Her attentiveness was not just show. The Epsteins rent studio space complete with easels. For $135 a month, you get a place to bring brush to canvas, and if you're good Greta will display your work and try to sell it for you from the crowded walls of her shop. Her front window, tucked between the Lord Nelson Pub and the Stage Door Cafe, sits on the main drag in Himmarshee on Second Street, where some of the highest real-estate prices in Fort Lauderdale exist. Yet the price for displaying four or five pieces on her wall, visible through plate glass from the street is only $50 a month. She'll take a commission as well, if you sell.
The Epsteins' painting-packed walls wrap themselves around the desks of their travel agents like heavy foliage, and the message may be that travel of the imagination is as important as actual travel to the seven continents. Greta displays oils, acrylics, watercolors, and pastels in a dizzying variety of styles that range from Irish rustic to impressionist to postmodern stark. Prices range from $300 to $3000.
I don't have the money to buy, so I've taken to wandering into their space for a look, hoping sometimes to snag a good conversation. It's not like a museum, either, because none of the artists is dead, at least not yet. And many are regional: Vivien Parks has worked in four media; some of it is like clichéd lighthouse scenes, but some of it merits a comparison to Edward Hopper. Parks serves as Greta's in-house teacher, offering occasional workshops. Artist Howard Newman's detailed background brings you vividly onto the streets of New York, where his scenes are set in Greenwich Village.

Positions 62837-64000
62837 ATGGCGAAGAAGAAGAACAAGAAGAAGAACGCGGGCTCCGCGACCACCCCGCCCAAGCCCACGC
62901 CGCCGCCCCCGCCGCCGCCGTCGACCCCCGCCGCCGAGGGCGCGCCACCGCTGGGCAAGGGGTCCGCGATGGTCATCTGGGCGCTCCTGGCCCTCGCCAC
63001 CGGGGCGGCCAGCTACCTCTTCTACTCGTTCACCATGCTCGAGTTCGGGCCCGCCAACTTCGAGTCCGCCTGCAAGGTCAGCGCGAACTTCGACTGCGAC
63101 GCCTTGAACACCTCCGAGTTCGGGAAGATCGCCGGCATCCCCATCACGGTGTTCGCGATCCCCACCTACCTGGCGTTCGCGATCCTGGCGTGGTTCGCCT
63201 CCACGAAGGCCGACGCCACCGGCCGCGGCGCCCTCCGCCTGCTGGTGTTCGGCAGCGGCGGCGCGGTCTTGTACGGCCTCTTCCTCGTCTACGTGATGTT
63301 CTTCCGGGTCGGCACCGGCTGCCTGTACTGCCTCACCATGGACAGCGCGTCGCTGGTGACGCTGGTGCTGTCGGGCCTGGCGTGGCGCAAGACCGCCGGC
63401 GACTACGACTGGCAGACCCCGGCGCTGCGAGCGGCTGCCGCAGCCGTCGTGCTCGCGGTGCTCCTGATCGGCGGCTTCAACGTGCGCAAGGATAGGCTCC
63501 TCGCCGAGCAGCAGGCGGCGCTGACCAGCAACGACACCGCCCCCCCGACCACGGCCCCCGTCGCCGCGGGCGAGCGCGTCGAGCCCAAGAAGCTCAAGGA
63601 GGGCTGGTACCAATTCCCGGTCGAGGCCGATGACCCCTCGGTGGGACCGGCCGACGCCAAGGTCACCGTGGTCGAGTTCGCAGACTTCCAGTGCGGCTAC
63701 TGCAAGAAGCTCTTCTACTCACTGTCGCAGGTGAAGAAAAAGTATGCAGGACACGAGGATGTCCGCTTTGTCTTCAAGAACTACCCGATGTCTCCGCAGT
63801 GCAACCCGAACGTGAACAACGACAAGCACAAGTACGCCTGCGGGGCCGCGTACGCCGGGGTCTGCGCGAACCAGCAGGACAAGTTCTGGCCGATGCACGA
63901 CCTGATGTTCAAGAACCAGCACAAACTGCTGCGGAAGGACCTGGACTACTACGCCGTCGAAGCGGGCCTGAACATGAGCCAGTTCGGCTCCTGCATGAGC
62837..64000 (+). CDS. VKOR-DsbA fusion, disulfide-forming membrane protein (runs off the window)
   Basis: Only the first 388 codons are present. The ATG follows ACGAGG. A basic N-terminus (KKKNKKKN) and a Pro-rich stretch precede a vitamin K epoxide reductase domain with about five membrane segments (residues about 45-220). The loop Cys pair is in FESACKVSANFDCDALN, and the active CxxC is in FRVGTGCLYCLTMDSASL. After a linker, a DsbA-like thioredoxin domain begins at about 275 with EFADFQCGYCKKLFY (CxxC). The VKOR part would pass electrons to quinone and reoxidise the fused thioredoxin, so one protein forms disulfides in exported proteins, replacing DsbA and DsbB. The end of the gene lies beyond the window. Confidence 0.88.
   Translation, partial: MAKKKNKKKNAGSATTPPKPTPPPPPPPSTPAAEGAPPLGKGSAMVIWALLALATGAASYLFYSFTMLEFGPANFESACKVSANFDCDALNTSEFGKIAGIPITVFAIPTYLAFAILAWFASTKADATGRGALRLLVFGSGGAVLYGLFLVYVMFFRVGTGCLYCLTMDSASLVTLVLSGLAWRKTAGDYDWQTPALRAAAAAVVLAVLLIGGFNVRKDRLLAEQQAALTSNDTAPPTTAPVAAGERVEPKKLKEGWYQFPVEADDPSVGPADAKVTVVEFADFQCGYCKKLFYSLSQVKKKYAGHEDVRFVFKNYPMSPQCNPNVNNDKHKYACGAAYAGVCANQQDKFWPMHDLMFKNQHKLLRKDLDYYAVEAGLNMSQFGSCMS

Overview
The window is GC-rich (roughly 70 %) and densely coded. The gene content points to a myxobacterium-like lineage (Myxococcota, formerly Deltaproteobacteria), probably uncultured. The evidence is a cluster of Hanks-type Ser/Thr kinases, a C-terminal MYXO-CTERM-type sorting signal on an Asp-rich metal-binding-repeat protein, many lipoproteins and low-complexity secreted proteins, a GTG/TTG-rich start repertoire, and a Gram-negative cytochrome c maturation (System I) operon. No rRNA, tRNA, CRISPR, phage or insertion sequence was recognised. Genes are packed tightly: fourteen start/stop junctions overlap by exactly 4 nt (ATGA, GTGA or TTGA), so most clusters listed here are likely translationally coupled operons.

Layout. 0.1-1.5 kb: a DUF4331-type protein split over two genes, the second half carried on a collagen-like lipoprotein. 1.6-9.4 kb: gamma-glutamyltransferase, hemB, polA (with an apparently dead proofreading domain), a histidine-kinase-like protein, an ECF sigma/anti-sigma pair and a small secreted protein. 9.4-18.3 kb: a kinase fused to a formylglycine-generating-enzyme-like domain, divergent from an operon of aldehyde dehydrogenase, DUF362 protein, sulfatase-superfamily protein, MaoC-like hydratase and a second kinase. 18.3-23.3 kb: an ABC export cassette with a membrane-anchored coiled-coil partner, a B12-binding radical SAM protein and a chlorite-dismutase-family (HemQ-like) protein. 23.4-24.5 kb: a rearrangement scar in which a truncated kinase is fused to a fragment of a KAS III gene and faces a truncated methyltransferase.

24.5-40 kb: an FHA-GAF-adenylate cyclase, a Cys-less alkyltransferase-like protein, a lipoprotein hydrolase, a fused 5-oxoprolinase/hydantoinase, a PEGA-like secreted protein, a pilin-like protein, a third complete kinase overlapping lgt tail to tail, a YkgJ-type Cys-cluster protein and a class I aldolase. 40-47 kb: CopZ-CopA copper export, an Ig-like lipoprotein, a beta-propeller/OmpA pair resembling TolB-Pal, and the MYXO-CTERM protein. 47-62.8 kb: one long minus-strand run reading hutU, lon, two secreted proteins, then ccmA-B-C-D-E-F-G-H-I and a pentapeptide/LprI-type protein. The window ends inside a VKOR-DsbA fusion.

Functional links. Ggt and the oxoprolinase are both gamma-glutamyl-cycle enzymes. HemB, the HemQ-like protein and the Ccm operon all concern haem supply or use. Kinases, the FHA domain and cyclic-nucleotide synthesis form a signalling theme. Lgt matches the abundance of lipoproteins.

One of the most appealing paintings I saw arrived in the arms of some guy who works across the street from Travel Etc. at O'Reilly's, the Irish pub. He wasn't the artist, he was just a friend of the artist, who hadn't yet pulled into town from the old country. The artist is Rudock McIlwaine, whose "tranquil scenes depict landscapes and images of the heart of Ireland with an unusual technique," in Greta's opinion.
Maybe he's the Grandma Moses of Ireland. Go see for yourself. And if you want to see the thing that art imitates -- they call it reality -- better still. You can start by buying an airplane ticket from Greta or Mort and traveling to Ireland.
Travel Etc., 310 SW Second St., Fort Lauderdale, 954-522-6111.